Tuesday 10 December 2019

Where would we be if we just believe?

As a science aficionado, there are certain phrases that ... catch the eye.

Recently on twitter there was an interesting thread that continued from Michelle Skamene's post on Top 15 Tuning Tips for APEX.  Michelle provided a wonderful follow-up post summarising the outcomes of the thread.

Point 9 suggests we avoid HTML in our queries, and use HTML expressions. This is undeniably good practice, but there was a question regarding how much performance is gained. Patrick Wolf summarises it well (sorting, XSS, context switching).

I've been curious about this for a while myself, and what better way to verify the truth than do some science ;p

I thought about the recent experimentation I did with interpreted code, and recent client work I've done with bind variables, so I thought I'd not only compare timings with a simple test harness I use, but see what v$sqlarea had to say.

When considering what SQL to compare, I decided to use the simple bit of SQL I used for my AskTOM Office Hours demo app. I saw how quickly the embedded HTML expanded to fit repeated business rules, and why not use something simple. If any difference was to be seen, let's see if it shows up with something basic, just like Juergen suggested.

The first query is just a simple query on scott.emp, with an extra expression to determine if the row is 'special'. This information is used declaratively within APEX, so these calculations are absent from this testing. The complexity has been transferred, but simplified. That's the reason it's best practice.
cursor c_1 is
select /*+ qb_name(c1) */ empno, ename, job, hiredate
   when hiredate < date '2000-01-01'
     then 'special'
   end last_cent
from scott.emp
So, let's just concentrate on the differences in the SQL we can measure.

The second query has the HTML tags embedded, repeated on columns where I substituted the column into the class attribute in the previous example. The code required expands quickly, hence the argument to keep the SQL and presentation layer separate.
select /*+ qb_name(c2) */empno
  ,'<b>'||ename||'<b>' ename
  ,case when hiredate < date '2000-01-01'
    then '<span style="color:purple;font-weight:bold;">'
     ||'<span title="'||job||'">'||to_char(hiredate,'fmddth Mon YYYY')||'</span>'
   end ||'</span>'
   as hireDate
  ,case when hiredate < date '2000-01-01'
     then '<span style="color:purple;font-weight:bold;">'||job||'</span>'
   end job
from scott.emp
The third query introduces context switching to PL/SQL due to the inclusion of htf.bold and apex_escape.html. This protects the output we'd otherwise have escaped using the relevant property. Or you could mitigate usage by sanitising data on the way in.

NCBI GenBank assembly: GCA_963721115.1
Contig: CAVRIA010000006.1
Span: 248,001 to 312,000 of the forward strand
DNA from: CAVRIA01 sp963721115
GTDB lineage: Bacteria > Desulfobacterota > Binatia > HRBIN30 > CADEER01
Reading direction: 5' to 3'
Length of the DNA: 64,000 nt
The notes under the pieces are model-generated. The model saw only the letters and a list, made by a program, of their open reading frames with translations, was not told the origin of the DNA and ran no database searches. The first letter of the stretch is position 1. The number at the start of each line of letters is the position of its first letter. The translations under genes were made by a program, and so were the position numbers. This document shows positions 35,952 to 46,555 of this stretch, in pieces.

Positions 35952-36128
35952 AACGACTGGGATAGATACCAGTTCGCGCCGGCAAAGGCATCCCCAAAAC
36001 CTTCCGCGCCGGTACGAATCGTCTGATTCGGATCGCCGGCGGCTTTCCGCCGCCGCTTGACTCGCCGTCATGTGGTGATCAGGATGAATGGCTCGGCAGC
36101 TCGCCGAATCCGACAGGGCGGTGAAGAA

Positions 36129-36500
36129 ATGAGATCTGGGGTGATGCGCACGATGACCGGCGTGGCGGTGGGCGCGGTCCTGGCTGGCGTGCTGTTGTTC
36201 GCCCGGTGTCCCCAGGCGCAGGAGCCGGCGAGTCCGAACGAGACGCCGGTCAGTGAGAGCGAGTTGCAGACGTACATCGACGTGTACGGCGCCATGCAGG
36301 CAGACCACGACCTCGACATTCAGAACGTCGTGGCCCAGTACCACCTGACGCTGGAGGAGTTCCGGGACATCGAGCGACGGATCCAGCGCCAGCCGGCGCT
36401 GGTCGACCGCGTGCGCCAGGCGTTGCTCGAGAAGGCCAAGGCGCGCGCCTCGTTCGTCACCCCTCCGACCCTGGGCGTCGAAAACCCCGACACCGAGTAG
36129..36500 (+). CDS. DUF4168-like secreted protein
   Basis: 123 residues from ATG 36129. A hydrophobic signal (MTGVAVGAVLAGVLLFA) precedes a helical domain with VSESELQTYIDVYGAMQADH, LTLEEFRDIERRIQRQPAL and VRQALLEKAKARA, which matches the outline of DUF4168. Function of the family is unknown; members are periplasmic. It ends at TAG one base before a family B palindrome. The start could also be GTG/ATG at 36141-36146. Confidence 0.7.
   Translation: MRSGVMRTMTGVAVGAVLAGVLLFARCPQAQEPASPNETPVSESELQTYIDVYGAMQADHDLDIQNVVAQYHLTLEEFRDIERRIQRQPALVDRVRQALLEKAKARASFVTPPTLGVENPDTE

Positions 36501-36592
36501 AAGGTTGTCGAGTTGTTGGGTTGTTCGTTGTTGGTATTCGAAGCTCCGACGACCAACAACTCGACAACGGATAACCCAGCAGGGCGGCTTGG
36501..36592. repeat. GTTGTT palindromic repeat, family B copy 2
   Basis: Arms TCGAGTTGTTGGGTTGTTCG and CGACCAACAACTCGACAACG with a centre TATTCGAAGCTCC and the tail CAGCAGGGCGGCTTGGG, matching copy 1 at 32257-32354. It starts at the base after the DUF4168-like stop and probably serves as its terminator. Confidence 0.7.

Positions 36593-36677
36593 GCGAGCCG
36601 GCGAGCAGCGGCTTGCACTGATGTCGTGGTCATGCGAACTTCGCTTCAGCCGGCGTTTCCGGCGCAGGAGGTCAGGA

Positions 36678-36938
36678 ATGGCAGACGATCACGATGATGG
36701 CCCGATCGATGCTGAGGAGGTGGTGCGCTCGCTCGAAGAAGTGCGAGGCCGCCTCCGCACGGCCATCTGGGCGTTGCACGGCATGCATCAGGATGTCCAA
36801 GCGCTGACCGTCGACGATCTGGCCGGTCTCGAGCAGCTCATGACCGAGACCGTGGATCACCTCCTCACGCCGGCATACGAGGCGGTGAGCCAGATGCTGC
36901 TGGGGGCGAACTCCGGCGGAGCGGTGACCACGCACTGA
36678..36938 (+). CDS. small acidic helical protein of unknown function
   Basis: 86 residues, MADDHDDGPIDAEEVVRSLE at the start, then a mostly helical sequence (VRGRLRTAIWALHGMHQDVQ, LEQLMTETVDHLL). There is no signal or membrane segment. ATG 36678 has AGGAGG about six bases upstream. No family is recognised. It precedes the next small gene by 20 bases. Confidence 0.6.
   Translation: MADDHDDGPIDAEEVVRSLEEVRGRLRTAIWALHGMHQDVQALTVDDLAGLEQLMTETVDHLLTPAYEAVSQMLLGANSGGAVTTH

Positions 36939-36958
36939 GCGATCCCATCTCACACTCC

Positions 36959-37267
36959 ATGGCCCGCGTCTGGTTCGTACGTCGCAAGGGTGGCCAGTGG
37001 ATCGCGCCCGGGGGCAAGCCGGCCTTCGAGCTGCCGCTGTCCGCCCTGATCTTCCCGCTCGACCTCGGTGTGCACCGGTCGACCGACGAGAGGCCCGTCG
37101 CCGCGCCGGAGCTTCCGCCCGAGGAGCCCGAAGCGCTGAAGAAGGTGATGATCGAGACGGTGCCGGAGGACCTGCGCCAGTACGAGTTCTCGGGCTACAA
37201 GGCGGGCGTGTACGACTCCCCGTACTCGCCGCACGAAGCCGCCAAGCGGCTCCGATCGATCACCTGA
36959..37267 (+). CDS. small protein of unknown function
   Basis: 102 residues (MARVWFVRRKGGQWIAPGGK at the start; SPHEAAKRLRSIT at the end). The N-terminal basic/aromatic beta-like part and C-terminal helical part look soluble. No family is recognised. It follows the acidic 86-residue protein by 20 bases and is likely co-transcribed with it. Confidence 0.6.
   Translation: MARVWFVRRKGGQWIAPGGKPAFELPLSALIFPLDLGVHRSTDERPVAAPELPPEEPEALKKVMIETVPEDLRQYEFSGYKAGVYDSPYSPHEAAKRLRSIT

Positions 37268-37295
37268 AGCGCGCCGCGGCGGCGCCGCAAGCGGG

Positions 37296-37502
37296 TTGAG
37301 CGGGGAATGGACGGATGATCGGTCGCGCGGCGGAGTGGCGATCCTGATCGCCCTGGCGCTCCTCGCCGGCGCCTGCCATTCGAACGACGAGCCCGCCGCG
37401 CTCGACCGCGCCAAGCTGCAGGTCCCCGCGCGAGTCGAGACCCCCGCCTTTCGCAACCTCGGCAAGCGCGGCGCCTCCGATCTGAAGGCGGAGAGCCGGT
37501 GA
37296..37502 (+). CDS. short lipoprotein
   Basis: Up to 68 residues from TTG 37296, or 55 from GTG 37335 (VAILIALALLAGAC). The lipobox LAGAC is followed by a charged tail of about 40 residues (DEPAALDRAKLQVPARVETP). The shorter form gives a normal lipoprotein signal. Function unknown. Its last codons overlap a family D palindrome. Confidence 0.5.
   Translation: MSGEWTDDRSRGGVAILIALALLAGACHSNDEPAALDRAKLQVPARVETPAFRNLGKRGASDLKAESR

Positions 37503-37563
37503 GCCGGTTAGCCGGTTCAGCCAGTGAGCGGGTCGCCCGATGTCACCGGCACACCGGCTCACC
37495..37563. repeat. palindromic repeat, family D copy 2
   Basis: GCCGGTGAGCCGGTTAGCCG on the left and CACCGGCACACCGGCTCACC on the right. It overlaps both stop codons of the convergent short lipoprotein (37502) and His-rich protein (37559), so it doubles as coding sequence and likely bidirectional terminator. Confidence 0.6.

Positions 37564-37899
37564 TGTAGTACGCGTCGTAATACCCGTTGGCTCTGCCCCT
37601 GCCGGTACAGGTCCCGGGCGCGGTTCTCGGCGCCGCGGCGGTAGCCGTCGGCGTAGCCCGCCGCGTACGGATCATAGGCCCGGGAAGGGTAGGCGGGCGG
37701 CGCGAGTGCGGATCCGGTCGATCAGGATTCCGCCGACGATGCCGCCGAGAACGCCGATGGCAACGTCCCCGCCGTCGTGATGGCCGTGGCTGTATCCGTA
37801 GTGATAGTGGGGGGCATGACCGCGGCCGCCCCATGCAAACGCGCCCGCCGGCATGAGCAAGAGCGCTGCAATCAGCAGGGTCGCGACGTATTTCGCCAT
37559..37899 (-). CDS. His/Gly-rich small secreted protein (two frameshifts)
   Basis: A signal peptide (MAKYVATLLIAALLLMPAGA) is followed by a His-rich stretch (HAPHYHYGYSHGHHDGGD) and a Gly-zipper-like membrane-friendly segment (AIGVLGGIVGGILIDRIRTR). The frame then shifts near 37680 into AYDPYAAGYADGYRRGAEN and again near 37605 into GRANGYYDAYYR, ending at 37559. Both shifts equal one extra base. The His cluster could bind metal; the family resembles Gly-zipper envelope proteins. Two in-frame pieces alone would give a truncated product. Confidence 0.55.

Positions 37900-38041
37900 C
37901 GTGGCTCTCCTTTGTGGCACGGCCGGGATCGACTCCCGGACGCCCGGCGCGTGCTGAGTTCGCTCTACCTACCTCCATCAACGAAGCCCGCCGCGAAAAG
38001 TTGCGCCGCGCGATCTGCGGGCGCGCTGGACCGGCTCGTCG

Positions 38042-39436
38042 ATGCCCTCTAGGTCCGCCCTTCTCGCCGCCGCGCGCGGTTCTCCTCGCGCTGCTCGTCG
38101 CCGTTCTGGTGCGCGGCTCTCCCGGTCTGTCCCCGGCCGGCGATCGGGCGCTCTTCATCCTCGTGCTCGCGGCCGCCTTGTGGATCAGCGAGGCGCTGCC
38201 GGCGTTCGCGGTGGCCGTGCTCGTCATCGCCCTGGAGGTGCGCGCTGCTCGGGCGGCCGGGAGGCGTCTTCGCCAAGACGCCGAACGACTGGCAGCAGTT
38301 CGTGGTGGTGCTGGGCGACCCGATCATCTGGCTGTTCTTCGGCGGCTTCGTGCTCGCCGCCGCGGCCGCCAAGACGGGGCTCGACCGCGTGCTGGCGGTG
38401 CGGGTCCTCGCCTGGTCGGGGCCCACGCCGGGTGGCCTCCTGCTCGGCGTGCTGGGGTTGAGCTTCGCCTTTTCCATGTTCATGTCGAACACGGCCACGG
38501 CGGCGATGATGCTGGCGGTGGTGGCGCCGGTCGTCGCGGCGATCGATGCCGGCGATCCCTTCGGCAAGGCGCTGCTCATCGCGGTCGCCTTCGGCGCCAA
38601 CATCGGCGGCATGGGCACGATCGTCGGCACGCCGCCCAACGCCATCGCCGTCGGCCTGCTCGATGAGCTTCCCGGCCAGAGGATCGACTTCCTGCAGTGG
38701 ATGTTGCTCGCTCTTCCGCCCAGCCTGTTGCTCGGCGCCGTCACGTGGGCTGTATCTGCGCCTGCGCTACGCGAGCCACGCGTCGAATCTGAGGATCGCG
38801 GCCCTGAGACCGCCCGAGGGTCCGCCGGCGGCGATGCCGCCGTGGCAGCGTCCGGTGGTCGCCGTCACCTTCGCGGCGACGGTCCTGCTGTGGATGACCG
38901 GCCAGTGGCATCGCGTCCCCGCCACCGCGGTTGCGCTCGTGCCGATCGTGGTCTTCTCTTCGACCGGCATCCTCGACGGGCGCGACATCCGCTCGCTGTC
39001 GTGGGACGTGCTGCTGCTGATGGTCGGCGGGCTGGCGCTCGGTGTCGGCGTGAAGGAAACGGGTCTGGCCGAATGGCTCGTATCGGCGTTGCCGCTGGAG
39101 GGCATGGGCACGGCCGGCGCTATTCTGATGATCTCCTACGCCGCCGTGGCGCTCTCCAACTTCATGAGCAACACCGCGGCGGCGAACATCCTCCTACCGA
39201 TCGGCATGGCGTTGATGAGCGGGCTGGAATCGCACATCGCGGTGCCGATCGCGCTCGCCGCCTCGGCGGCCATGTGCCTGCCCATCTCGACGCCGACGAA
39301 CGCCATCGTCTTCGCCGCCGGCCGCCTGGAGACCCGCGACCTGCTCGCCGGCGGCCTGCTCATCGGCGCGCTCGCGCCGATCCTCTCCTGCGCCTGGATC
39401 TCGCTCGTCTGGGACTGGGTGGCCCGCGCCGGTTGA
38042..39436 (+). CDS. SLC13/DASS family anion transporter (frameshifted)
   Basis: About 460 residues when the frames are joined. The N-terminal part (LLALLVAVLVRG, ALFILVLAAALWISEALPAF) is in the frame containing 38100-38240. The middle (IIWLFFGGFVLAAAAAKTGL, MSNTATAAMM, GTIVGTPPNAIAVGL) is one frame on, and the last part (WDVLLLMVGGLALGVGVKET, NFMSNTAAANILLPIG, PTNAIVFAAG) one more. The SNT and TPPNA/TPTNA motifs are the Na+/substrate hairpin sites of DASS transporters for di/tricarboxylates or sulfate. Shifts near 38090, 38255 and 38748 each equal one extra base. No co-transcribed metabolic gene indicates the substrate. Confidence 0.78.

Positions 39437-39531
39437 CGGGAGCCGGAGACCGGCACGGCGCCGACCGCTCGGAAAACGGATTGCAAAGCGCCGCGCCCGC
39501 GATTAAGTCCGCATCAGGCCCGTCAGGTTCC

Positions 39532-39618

cursor c_3 is
select /*+ qb_name(c3) */empno
  ,htf.bold(apex_escape.html(ename)) ename
  ,case when hiredate < date '2000-01-01'
    then '<span style="color:purple;font-weight:bold;">'
     ||'<span title="'||apex_escape.html(job)||'">'||to_char(hiredate,'fmddth Mon YYYY')||'</span>'
   end ||'</span>'
   as hireDate
  ,case when hiredate < date '2000-01-01'
     then '<span style="color:purple;font-weight:bold;">'||apex_escape.html(job)||'</span>'
   end job
from scott.emp;
If we just compare throughput, there is a clear loser. Context switching between SQL & PL/SQL is just too much, though I would like to think in recent versions of the database, those functions could be enhanced with such devices as the UDF pragma?
     3.98 secs (.0000796 secs per iteration)
     5.16 secs (.0001032 secs per iteration)
    33.09 secs (.0006618 secs per iteration)
I just run these queries lots of times to measure throughput. Tom Kyte wrote a more enhanced test bed called runstats, if you want juicier details.
-- and start timing...
    l_start := dbms_utility.get_time;

    FOR i IN 1 ..c_iterations
     for x in c_1
     end loop;

    l_end := dbms_utility.get_time-l_start;
    dbms_output.put_line( TO_CHAR(l_end/100, '99990.00') 
                       || ' secs ('||(l_end/c_iterations/100) || ' secs per iteration)' );
What about v$sqlarea?
select substr(sql_text, 1, 22)sql, fetches, parse_calls, buffer_gets, sharable_mem
   ,persistent_mem, runtime_mem, user_io_wait_time
   ,plsql_exec_time, cpu_time, elapsed_time, physical_read_bytes 
from v$sqlarea  
where sql_text like 'SELECT%SCOTT.EMP%'
order by 1

v$sqlarea results

These statistics validate the timings, and I think also validates this as a performance tip that belongs in Michelle's list.
While performance difference with/without HTML may be marginal in this case, the supplementary benefits make it clear best practice.

No comments: